Introduction Computer networking is the engineering discipline concerned with communication between computer systems.
A computer network itself is a system of multiple computers connected together using a telecommunication system for the purpose of communicating and sharing resources.
The U.S. federal government was instrumental in providing funding and coordinating the engineering resources to build the first computer networks in the late 1960s and early 1970s.
Today, governments around the world are spending more than ever on computer networking equipment. Besides ongoing upgrades of government networks as government agencies work to improve security and share data, another major driver of this spending trend is renewed interest in voice over IP systems and video sharing. This growth is expected to continue over the next several years .
History of Networking in Government
Today's computer networks use a technology called packet switching. It was developed from research in the 1960s sponsored by the U.S. Defense Department's Advanced Research Projects Agency (ARPA), now called DARPA.
In packet switching, information is broken into small pieces, or packets. Header information is attached to each packet, showing where the data came from ad where it is supposed to be set by the network. These packets are forwarded from one computer to another until they arrive at their destination computer. they can be routed multiple different ways through a network, and each packet may take a different path, depending on the workload and availability of the machines involved. The receiving computer acknowledges receipt of packets. Packets sometimes can be lost by the system, so if acknowledgment is not received, the sending computer will resend a lost packet.
This is the technology used by today's Internet, so any discussion of computer networking must be closely tied to a discussion about Internet history.
According to a paper written in the mid 1990s by Vinton Cerf, on of the first engineers involved in the development of ARPAnet, the forerunner of today's Internet, "The earliest packet switching research was sponsored by the Information Processing Techniques Office of the Department of Defense Advanced Research Projects Agency, which acted as a visionary force shaping the evolution of computer networking as a tool for coherent harnessing of far-flung computing resources. The first experiments were conducted around 1966. Shortly thereafter, similar work began at the National Physical Laboratory in the UK. In 1968 DARPA developed and released a Request for Quotation for a communication system based on a set of small, interconnected computers it called "Interface Message Processors" or "IMPs." The competition was won by Bolt Beranek and Newman (BBN), a research firm in Cambridge, MA, and by September 1969 BBN had developed and delivered the first IMP to the Network Measurement Center located at UCLA. The "ARPANET" was to touch off an explosion of networking research that continues to the present."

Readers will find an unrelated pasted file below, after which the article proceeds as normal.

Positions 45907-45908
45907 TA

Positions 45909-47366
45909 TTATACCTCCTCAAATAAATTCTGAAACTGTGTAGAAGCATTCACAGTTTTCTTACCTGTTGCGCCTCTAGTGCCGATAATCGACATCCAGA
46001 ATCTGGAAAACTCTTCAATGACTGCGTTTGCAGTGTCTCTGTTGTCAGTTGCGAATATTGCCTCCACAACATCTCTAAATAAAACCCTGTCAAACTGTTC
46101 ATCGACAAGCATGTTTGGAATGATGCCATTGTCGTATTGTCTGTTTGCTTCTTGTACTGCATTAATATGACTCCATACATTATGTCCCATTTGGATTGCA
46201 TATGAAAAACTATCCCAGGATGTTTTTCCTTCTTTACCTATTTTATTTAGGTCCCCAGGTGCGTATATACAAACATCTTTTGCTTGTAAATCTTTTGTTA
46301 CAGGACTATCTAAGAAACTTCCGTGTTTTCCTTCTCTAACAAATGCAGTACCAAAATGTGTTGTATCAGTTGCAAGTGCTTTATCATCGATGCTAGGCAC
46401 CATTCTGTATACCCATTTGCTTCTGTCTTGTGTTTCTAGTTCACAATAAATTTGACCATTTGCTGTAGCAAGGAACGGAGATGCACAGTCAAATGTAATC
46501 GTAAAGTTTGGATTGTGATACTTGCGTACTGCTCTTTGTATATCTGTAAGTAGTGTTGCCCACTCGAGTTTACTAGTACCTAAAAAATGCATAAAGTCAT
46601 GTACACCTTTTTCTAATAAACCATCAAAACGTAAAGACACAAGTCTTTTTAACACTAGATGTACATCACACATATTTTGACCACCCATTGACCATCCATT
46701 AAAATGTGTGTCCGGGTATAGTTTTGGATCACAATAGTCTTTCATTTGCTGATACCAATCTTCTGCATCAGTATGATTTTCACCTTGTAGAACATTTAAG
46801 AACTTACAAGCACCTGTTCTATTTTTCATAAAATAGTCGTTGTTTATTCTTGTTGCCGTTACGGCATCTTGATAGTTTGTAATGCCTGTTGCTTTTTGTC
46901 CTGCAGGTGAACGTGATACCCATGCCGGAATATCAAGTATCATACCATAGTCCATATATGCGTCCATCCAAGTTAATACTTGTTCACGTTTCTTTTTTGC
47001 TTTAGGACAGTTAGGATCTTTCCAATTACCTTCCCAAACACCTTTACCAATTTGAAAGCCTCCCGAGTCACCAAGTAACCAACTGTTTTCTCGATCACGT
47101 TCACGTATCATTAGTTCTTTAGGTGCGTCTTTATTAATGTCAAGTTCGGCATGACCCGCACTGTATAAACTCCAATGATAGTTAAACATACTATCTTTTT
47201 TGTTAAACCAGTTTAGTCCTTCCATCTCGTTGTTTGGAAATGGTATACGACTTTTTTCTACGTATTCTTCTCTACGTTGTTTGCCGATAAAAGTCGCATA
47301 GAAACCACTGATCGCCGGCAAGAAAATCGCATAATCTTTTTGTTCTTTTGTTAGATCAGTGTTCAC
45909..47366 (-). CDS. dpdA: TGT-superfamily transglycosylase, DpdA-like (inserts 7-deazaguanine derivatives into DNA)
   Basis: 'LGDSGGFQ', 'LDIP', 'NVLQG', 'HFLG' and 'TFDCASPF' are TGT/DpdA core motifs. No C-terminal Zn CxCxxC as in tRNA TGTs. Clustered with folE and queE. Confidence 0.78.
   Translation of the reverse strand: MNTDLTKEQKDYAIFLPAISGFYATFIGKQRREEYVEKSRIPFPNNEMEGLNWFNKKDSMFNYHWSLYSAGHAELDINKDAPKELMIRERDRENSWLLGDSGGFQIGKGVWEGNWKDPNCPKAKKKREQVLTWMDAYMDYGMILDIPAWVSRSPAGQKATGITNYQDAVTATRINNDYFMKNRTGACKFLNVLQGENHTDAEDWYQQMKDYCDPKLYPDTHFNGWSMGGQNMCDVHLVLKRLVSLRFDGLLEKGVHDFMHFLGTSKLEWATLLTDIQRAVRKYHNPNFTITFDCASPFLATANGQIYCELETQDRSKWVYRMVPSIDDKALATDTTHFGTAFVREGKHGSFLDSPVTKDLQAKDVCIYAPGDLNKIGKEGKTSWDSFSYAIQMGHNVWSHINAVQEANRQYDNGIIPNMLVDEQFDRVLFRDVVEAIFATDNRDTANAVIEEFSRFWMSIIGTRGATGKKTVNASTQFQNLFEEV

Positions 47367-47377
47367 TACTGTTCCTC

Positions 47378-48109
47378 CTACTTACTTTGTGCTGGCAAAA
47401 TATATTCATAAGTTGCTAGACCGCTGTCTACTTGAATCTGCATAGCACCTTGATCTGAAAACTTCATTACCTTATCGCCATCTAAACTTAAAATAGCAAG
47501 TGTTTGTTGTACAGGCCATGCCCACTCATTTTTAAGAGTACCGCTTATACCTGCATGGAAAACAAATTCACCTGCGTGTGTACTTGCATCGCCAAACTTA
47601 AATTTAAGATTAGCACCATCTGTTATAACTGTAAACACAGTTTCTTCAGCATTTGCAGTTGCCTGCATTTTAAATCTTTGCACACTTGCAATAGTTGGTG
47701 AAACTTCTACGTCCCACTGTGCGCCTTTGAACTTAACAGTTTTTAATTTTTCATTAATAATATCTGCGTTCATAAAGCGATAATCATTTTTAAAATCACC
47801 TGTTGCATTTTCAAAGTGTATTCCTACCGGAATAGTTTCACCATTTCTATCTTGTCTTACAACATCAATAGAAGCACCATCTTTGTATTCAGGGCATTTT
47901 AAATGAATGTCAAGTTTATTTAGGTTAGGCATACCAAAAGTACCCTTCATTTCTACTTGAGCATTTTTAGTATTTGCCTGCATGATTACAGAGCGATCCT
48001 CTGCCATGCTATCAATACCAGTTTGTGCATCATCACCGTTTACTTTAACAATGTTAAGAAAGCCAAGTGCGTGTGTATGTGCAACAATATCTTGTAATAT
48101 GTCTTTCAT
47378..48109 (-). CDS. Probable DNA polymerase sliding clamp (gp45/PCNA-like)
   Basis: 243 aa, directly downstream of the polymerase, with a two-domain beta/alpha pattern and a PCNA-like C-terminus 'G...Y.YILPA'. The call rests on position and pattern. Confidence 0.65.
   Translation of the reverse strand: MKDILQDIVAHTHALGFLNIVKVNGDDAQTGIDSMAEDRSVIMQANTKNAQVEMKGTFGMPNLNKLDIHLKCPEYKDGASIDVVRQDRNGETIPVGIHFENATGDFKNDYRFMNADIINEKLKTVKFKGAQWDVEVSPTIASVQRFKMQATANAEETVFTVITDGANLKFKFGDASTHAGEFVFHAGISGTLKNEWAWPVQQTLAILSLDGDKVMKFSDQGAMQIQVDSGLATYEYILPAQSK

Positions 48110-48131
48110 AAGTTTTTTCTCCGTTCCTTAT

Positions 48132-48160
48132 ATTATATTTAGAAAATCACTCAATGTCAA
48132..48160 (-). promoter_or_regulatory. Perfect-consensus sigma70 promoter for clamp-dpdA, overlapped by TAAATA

Even though the original development was sponsored by the military, a decision was made early in the process to keep the work unclassified and open, Cerf said, and to involve some ot the best known computer researchers of the time in the system's development. For this reason, no single company owned the Internet switching technologies, and the network was allowed to expand internationally.
The U.S. government allowed the Internet to go fully commercial in the early 1990s.
Networking, and network equipment spending is one of the fastest growing areas within Federal Government information technology budgets.
There is a strong move towards wireless systems in the government, but a large-scale push a few years ago to start moving toward city-wide or "municipal wireless" systems seems to have stalled. Such systems are expensive to construct and maintain. However there remains a strong interest in wireless systems in most cities. they are just seeking more practical solutions.
Some Common Procurement Methods
The following contracts have proven to be popular vehicles for government purchase of networking equipment:
- National Institutes of Health contract - NIH ECS III
- Defense Department contract - MDA11201D0004
- Defense Department contract - MDA11202D0001
- Homeland Security - HSSS0105C0020
It's likely that more Internet connectivity will be satellite based in the near future. In the spring of 2007, the General Services Administration has awarded Satcom II contracts to 24 communications companies. It's a five-year, indefinite-delivery, indefinite-quantity (IDIQ) agreement valued at $750 million.
IPv6 for Gov will have a significant impact on government network planning.
The Defense Advanced Research Projects Agency DARPA is working with Silvus Communication Systems, a group formed via the University of California at Los Angeles (UCLA), to boost mobile ad hoc network technology (MANET). A $5.96 million contract calls upon the group to build and demonstrate multiple input/multiple output (MIMO) wireless communications technology for MANETs.
This page needs to be expanded. If you know about this technology area and how the government buys and uses this technology, please feel free to add to this page. Please make sure that all entries are free from political ideology and that your entries are factual and documented with external references.
 From estimates published by the [Manufacturers Association for Information Technology http://www.mait.com/homeitnews1.jsp?Id=328]  [Techwatch report http://www.fcw.com/vendorsolutions/techwatch/techwatch.pdf], page 2